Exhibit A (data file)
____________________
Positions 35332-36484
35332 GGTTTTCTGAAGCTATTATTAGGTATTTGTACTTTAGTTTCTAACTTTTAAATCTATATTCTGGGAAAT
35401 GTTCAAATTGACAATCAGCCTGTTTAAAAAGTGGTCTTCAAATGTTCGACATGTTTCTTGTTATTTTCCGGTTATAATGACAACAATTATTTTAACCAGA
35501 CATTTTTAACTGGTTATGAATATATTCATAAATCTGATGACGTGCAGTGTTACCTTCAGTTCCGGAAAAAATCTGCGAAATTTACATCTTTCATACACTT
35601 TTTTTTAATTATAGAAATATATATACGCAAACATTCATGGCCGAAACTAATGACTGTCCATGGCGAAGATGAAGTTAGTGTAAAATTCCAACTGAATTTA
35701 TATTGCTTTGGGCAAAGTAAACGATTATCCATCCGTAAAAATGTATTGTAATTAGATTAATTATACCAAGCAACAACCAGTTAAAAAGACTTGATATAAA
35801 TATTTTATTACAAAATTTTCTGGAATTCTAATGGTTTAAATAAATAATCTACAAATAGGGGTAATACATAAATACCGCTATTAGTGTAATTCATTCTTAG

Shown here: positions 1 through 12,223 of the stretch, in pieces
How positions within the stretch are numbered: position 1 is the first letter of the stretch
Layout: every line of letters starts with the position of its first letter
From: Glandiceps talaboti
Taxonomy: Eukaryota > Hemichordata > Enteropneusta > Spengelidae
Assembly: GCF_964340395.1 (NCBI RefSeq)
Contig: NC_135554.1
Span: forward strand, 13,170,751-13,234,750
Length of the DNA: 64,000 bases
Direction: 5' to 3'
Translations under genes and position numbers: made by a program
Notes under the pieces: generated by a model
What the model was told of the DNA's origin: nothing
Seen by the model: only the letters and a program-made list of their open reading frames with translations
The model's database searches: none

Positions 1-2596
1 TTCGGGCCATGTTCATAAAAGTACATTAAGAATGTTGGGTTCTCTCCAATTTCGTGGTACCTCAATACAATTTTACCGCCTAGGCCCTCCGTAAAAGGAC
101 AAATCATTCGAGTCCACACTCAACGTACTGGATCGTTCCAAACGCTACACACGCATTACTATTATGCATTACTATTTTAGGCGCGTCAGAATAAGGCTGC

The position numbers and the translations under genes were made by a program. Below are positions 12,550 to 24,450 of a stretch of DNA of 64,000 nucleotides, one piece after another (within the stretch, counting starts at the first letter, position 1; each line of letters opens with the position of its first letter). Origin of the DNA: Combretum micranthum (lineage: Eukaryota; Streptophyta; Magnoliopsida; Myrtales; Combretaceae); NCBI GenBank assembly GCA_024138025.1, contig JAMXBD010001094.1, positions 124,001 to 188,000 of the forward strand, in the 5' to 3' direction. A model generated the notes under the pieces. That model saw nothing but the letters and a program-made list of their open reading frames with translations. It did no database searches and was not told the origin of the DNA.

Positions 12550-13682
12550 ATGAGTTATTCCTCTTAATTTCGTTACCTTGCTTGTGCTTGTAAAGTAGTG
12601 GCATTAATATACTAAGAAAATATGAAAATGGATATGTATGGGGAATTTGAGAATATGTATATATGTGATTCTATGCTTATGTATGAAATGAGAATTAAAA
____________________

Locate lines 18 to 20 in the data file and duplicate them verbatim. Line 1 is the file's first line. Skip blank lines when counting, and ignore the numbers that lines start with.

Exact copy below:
Translations under genes and position numbers: made by a program
Notes under the pieces: generated by a model
What the model was told of the DNA's origin: nothing